Temple of Horus at Edfu

Temple of Horus at Edfu

The Temple of Horus in Edfu is one of the most impressive and well-preserved temples in Egypt. This temple exists on the west bank of the Nile in the city of Edfu, Aswan Governorate. It is the largest temple, dedicated to Horus and Hathor of Dendera.

History of Temple of Horus at Edfu

Ptolemy XII Neos Dionysos and Cleopatra VII’s father completed the erection of this sandstone temple some 180 years later.

The construction of the present temple started on 23 August 237 BC during the reign of Ptolemy III Euergetes. Ptolemy XII Neos Dionysos, known as Auletes, completed it in 57 BC. The Ptolemies it built on the site of an earlier, smaller temple also dedicated to Horus. However, the previous structure was oriented east-west rather than north-south as in the present site. During the New Kingdom, pharaohs Ramses I, Seti I and Ramses II successively built the earlier temple. A ruined pylon lies just to the east of the current temple.

The appearance of Christianity in Egypt had its influence on the use of the temple of Horus. The Roman Empire in 391 AD banned the worship of the Ancient Egyptian Gods. Thus, the temple fell into disuse for centuries.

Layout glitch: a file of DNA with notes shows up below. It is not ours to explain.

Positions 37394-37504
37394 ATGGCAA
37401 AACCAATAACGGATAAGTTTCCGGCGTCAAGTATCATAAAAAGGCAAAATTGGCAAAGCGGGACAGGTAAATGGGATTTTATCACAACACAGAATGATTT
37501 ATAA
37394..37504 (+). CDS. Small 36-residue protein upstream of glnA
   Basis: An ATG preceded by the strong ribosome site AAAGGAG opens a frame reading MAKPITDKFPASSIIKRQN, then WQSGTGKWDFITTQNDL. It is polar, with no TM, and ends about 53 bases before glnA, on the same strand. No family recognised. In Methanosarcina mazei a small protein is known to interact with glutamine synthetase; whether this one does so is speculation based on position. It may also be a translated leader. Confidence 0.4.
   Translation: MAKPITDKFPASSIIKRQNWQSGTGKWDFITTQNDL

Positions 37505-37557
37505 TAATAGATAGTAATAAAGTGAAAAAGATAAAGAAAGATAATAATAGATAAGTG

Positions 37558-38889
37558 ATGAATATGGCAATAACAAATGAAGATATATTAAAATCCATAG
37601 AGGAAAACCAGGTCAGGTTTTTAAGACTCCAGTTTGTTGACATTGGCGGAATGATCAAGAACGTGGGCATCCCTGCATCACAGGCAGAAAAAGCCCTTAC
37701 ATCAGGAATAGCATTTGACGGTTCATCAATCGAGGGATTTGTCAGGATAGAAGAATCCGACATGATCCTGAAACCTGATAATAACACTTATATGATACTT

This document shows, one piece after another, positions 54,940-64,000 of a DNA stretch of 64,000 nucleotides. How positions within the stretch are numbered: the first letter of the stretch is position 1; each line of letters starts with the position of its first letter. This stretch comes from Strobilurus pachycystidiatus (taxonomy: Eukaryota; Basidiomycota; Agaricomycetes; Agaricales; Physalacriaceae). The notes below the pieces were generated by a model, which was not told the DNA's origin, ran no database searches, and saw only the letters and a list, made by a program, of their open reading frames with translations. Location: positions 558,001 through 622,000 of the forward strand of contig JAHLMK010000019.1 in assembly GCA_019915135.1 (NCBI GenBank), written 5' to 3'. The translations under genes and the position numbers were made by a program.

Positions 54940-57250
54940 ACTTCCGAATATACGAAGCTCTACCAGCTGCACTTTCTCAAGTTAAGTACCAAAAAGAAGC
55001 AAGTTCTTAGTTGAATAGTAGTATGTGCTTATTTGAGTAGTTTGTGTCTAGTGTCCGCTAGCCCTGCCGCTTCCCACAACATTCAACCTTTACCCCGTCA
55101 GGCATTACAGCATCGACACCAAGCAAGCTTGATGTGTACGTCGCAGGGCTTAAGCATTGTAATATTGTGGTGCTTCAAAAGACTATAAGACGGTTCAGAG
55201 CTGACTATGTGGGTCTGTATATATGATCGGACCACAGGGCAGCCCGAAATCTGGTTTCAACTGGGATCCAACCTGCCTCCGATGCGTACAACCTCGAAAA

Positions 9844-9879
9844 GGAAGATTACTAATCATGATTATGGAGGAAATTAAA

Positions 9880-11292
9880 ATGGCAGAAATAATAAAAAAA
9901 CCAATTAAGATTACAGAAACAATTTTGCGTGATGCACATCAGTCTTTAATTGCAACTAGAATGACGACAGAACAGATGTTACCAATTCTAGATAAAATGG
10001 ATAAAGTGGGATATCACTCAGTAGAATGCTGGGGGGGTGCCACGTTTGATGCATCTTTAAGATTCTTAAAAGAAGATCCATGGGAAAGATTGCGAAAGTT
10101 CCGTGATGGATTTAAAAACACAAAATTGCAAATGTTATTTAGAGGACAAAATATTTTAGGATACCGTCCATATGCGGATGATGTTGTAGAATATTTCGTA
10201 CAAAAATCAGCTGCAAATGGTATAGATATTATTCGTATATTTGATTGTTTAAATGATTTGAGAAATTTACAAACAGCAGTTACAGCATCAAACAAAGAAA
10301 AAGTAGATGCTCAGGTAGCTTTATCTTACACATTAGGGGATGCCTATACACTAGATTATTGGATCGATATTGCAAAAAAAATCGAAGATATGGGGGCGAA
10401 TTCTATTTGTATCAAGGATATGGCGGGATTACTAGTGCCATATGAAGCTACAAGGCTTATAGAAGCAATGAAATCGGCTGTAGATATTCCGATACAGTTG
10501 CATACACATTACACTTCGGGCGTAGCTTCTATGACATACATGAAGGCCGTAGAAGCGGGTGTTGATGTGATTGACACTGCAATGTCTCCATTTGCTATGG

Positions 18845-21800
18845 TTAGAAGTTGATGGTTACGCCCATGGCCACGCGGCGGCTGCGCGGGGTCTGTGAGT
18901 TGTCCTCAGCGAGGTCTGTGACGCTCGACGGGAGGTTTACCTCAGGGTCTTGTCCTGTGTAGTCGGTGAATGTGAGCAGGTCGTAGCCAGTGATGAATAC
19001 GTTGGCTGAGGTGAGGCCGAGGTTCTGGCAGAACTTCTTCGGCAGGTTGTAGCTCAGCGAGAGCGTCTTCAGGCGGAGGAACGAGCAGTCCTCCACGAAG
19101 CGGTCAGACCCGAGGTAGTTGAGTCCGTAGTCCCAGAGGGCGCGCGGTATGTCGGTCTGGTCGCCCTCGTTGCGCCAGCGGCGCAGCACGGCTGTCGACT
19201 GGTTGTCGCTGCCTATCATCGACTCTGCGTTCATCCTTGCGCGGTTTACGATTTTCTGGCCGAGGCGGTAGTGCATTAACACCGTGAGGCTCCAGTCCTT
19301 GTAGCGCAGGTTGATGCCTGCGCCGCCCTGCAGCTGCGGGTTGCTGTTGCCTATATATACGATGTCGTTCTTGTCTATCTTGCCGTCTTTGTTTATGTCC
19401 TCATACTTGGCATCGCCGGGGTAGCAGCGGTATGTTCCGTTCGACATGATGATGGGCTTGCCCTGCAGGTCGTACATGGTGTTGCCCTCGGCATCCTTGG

Two hundred years ago, sand, rubble and part of the village of Edfu buried this temple. It was really huge quantity that the sand had spread over its roof. In the mid-19th century, Auguste Mariette began the excavation in this temple.

1 thought on “Temple of Horus at Edfu

  1. Welcome to the most impressive and well-preserved temples in Egypt. This temple was built on an earlier smaller site where there was a temple dedicated to Horus. Just that the direction of the previous structure was different from the new one that was built. Also, there is a ruined pylon lie to the east of the present temple. It must have been ruined during Roman rule when the temple was lying unused and it was only excavated in the middle of the 19th century by Auguste Mariette. That is how we got to see it even in its ruined state.

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